Erythromelalgia (EM)

What is erythromelalgia (EM)?

Erythromelalgia (EM) is a rare condition that typically affects the extremities. It causes burning, warmth, redness, and swelling. These symptoms can occur periodically or continuously. It usually affects both sides of the body, but can affect only one side as well. EM’s course and severity varies from person to person. The onset can be gradual with only mild symptoms, or it can come on suddenly, spread, and become severe in a short period of time. 
EM may occur on its own (primary EM) or develop secondary to another neurological, autoimmune, or myeloproliferative disorder (secondary EM). In some cases, the disease may go away on its own without treatment, but in other cases treatment is required. Symptoms of EM may be triggered by things like alcohol, eating spicy foods, exercising, and other causes of increased body temperature. The burning and pain experienced can be extreme. For some people, wearing tight shoes, socks, or gloves can trigger a very painful flare up. Mild signs and symptoms may develop in childhood and worsen/spread with age. 
EM is sometimes characterized as a peripheral neuropathy because it affects the peripheral nervous system (PNS). The peripheral nervous system connects the brain and spinal cord to muscles and cells that detect sensations. 
Risk factors
  • Gender: EM is more common in females
  • Age: Onset is most common in middle age, but EM can occur at any age. 
  • Genetics
  • Having a neurological, autoimmune, or myeloproliferative disorder
In order to diagnose EM, your doctor will likely do a complete medical history and physical exam. He/she will pay close attention to your symptoms and testing will be done to rule out other conditions.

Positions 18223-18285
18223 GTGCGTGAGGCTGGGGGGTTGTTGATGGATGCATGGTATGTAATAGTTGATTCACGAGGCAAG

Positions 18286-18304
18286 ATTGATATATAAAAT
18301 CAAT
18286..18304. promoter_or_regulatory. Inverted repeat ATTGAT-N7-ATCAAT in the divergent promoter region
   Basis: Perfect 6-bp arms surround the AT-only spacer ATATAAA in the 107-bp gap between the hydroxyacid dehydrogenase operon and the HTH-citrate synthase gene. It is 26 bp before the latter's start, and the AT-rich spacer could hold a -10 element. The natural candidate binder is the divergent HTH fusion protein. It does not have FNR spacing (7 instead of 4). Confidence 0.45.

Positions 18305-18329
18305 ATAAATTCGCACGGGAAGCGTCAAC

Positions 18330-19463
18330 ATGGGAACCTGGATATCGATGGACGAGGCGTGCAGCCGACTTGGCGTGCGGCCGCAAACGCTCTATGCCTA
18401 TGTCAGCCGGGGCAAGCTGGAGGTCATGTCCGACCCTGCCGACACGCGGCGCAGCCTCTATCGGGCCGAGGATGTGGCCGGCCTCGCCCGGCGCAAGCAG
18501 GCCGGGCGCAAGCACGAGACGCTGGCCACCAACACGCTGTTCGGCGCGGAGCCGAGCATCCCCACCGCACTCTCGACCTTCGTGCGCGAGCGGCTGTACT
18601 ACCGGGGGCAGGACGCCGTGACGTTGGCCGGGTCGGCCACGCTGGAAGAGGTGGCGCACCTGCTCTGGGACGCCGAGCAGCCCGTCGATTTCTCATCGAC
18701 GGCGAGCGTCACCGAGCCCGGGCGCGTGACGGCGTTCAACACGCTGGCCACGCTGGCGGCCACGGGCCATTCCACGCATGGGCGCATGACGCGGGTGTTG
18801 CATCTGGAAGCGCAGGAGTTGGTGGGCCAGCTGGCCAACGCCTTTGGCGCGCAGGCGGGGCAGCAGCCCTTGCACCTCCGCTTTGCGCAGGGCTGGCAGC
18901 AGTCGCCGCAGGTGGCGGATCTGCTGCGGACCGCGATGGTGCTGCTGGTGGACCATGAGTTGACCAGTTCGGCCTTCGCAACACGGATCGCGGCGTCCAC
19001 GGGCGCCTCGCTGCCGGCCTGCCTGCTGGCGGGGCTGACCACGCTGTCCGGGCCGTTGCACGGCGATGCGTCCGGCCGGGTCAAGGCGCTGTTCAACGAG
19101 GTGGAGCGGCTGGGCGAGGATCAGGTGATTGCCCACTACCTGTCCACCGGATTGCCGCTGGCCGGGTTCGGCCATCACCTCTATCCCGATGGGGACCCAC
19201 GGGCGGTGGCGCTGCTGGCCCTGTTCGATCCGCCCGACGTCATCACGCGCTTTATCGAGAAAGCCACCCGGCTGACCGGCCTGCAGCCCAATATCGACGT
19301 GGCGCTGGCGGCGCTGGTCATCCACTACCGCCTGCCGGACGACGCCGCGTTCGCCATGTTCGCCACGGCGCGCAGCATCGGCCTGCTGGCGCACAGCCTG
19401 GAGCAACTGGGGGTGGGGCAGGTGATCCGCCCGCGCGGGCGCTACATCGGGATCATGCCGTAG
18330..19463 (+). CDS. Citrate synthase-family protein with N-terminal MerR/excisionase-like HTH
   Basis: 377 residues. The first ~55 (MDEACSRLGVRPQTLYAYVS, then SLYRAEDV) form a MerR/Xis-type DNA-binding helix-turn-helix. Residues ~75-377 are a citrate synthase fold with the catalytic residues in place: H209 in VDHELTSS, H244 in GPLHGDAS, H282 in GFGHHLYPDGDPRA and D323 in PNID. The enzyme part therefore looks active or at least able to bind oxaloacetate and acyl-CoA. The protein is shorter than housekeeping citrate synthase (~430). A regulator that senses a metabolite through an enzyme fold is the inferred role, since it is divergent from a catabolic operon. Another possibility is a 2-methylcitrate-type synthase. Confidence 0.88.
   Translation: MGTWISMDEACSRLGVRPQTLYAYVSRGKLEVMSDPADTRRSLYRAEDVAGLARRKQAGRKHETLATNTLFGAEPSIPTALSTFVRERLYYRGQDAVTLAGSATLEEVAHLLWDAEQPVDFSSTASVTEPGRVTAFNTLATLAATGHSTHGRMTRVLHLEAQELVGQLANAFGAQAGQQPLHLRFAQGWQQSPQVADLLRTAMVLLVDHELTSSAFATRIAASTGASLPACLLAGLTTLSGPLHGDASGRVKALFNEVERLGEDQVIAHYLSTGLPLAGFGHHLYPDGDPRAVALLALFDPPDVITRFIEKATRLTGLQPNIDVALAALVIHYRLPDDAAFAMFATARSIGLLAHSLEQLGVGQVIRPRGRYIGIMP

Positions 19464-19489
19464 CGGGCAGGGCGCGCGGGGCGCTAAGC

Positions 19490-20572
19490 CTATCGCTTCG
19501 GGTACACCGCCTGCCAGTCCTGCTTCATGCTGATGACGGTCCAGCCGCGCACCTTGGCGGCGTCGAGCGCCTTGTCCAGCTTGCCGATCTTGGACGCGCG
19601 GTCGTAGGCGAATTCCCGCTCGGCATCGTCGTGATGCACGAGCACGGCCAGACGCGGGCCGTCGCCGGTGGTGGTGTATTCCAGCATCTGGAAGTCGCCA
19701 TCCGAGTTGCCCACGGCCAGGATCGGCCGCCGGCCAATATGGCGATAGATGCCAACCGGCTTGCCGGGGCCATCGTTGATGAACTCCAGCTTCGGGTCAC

There is no specific test that can be done to diagnose EM. The tests that are done are typically used to rule out or look for other possible conditions. 
Some tests that may be done to diagnose EM include:
  • Imaging studies such as X-rays of the hands and feet may be done. In people with EM, imaging studies will likely show no significant findings. 
  • Blood tests may be done to look for signs/evidence of a myeloproliferative disorder 
  • Genetic testing may be done in people with primary erythromelalgia to look for a mutation in the SCN9A gene - which can be common in people with primary erythromelalgia. 
  • Thermography testing may be done to test for increased skin temperatures in affected areas. 
Treatment type and success may vary from person to person. The aim of treatment is symptom relief. In some cases, the condition may even go into remission without treatment. Avoiding things that increase one’s body temperature may be effective in preventing painful flare ups. 
Potential treatment options for erythomelalgia include:
  • Treatment of any underlying diseases/conditions 
  • Aspirin
  • Serotonin norepinephrine reuptake inhibitors
  • Selective serotonin reuptake inhibitors 
  • Sodium channel blockers
  • Anticonvulsant medications
  • Pain medications
  • Tricyclic antidepressants
  • Calcium antagonists
  • Cooling/elevating extremities
  • Topical ointment
  • Epidural opiate infusions
  • Surgical sympathectomy 
  • Magnesium
  • Early onset erythromelalgia is rare
  • The prevalence of erythromelalgia in people with myeloproliferative disorders is 3-65%
  • 1.3 out of every 100,000 people in the U.S. are diagnosed with EM each year
  • 2.0 women out of every 100,000 people in the U.S. are diagnosed with EM each year
  • The average age of diagnosis is 61
about erythromelalgia (EM)

  • "Erythromelalgia.” WebMD. Medscape, 31 Jul. 2017. Web. 29 Sep. 2017. 
  • “What is EM?” The Erythromelalgia Association. TEA, n.d. Web. 29 Sep. 2017. 
  • “Erythromelalgia.” National Organization for Rare Disorders. NORD, n.d. Web. 29 Sep. 2017. 
  • “Erythromelalgia.” National Institutes of Health National Center for Advancing Translational Sciences. Genetic and Rare Diseases Information Center, n.d. Web. 29 Sep. 2017. 
  • “Erythromelalgia.” WebMD, 19 Jan. 2012. Web. 29 Sep. 2017. 
  • “erythromelalgia.” National Institutes of Health U.S. National Library of Medicine. Genetics Home Reference, 26 Sep. 2017. Web. 29 Sep. 2017. 
  • “Erythromelalgia.” Merck Sharp & Dohme Corp. Merck & Co, n.d. Web. 29 Sep. 2017.  

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